Interview with the Executive Director of Intercultural Community Center in Dearborn

The Rev. Halim Shukair (left) and Rev. Terri C. Pilarski (right). Photo courtesy Shahab’s Pro Media
The Rev. Halim Shukair (left) and Rev. Terri C. Pilarski (right). Photo courtesy Shahab’s Pro Media

Rector of Christ Church in Dearborn, Rev. Terri Pilarski, had the foresight to create an intercultural community center for Dearborn residents outside of their homes and workplaces. Rev.
Pilarski, recognized the impact of Christ Church’s long history with Dearborn’s interfaith community. Christ Episcopal Church in Dearborn received $260, 000 from Trinity Wall Street to start the community center. Pilarski shared information on the community center with The Mirror News.

KD: What is the Intercultural Community Center in Dearborn?

TP: ICCD gathers individuals and groups from various cultural backgrounds into an intercultural community to cultivate deep, meaningful, and long-lasting relationships, to exchange and learn from one another, and to work together in education and service initiatives for the wider community. ICCD offers a “third space” (beyond home and workplaces) where people can meet, experience hospitality, and become more rooted in the cultures of the Dearborn community. ICCD actively develops key relationships to increase understanding between various cultural groups and of the wider community. Our mission is to be the networking hub in Dearborn for nonpartisan social justice action. Currently we have about fourteen individuals and groups who meet monthly and work on developing ICCD and participate in our various events. Last year we co-sponsored an Earth Day seed exchange, the second annual Dearborn Juneteenth event, a Palestine-Israel Forum, and two singer songwriters in our music series that supports local artists. The ICCD has formed out of an original and ongoing Partnership in Faith between Christ Episcopal Church (an English speaking congregation) and Mother of the Savior (an Arabic speaking Christian congregation). These two congregations began sharing a building in 2019 and are a model for developing effective intercultural relationships that value differences and what we have in common.

KD: Please share the history of the Intercultural Community Center in Dearborn.

TP: Over the years many local groups and organizations have used Christ Church’s building for their meetings and events. The building has been a resource for the community and it has been recognized as a community center. Also, Christ Church members and Mother of the Savior members have built trusting relationships, and over the years the neighborhood around Christ Church became increasingly diverse. As a result it is a natural evolution for an intercultural community center to be formed from this history. A task force was formed in June of 2021 to explore what an intercultural community center would actually look like. The task force comprised members from groups that use the building for their events. By the fall of 2021 the task force had grown to include individuals and members from the wider Dearborn community. And by the winter of 2022 a grant had been written to request funding to establish the infrastructure of the ICCD including hiring staff, creating a website, and building a digital library with resources that will help others develop their own intercultural partnerships. That grant was approved and the funds received in July of 2022.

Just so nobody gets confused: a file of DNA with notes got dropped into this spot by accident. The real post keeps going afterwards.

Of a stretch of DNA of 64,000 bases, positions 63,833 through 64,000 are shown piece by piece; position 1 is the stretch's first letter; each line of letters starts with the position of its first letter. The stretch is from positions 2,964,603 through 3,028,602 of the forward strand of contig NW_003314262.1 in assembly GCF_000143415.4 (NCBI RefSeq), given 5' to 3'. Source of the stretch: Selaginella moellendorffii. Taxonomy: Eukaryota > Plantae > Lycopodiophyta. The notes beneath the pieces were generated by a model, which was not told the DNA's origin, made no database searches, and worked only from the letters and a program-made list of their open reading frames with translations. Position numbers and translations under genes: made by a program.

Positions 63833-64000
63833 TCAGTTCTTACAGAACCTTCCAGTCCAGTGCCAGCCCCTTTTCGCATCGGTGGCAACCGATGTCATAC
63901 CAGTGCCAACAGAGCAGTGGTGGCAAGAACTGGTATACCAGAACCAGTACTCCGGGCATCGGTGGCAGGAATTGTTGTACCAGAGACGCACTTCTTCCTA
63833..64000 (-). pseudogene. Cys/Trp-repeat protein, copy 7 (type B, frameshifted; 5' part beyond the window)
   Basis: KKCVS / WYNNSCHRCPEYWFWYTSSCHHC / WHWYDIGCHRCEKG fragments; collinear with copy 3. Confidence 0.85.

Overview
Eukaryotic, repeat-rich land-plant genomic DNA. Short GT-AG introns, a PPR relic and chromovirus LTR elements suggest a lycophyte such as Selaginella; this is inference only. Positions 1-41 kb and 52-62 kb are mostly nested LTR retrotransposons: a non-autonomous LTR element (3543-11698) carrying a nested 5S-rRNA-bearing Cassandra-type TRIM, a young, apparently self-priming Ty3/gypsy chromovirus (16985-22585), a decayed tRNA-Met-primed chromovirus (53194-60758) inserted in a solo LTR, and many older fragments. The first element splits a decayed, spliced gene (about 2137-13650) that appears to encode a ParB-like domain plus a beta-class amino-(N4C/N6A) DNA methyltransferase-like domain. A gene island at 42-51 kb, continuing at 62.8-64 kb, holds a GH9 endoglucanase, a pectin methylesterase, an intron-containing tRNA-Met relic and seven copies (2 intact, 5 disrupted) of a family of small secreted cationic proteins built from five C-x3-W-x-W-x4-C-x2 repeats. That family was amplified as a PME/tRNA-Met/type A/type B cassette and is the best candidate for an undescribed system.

KD: What makes the Intercultural Community Center in Dearborn (ICCD) stand out from other organizations like it?

TP: I am unsure of any other organization like the ICCD in SE Michigan. It is unique. We truly are building a future with an effective relationship between and amongst the diversity of people who live in this area. We are working to value our differences while also addressing our common concerns for the environment and to create healthy conditions for all people.

KD: What are some of the future plans of the Intercultural Community Center in Dearborn?

TP: We are still building the infrastructure to establish a solid base for the ICCD. In addition we are working with Salina Schools for a fundraiser in May that will help them create healthy playscapes for the children. We are also sponsoring music events with three upcoming singer songwriter events planned between February and March: Anissa Lea on Feb 19, Angela Davis on March 26, free at Christ Church, Dearborn, and one more being developed.

KD: Please share examples of people who have been helped by the Intercultural Community Center in Dearborn?

TP: So far the ICCD has co-sponsored an Earth Day seed exchange and PFAS contamination information series (with Littlefield Action 4 Social Justice), the second annual Juneteenth event with H2BE (Homage to Black Excellence on June 2022), and a Palestine-Israel forum.

KD: What are the communities that the Intercultural Community Center in Dearborn seeks to help and why?

TP: Anyone in Dearborn who is invested in creating effective relationships within our diversity is welcome to work with and through the ICCD to help make an impact. ICCD works with interfaith groups, social and civic groups like the League of Women Voters, LAHC, Littlefield Action 4 Social Justice, and Salina Schools. By networking and supporting one another we can have a greater impact.

KD: What has the response from the community been to the work of the Intercultural Community Center in Dearborn?

TP: People have been excited and thrilled to know that this organization exists and want to participate.

KD: How might students get involved with the Intercultural Community Center in Dearborn?

TP: Students can join in on our monthly meetings where we get to know one another and plan events.

To learn more about the Intercultural Community Center of Dearborn, visit their Facebook page:, or contact the acting Executive Director, Terri Pilarski, or the ICCD consultant, Jim Gettel,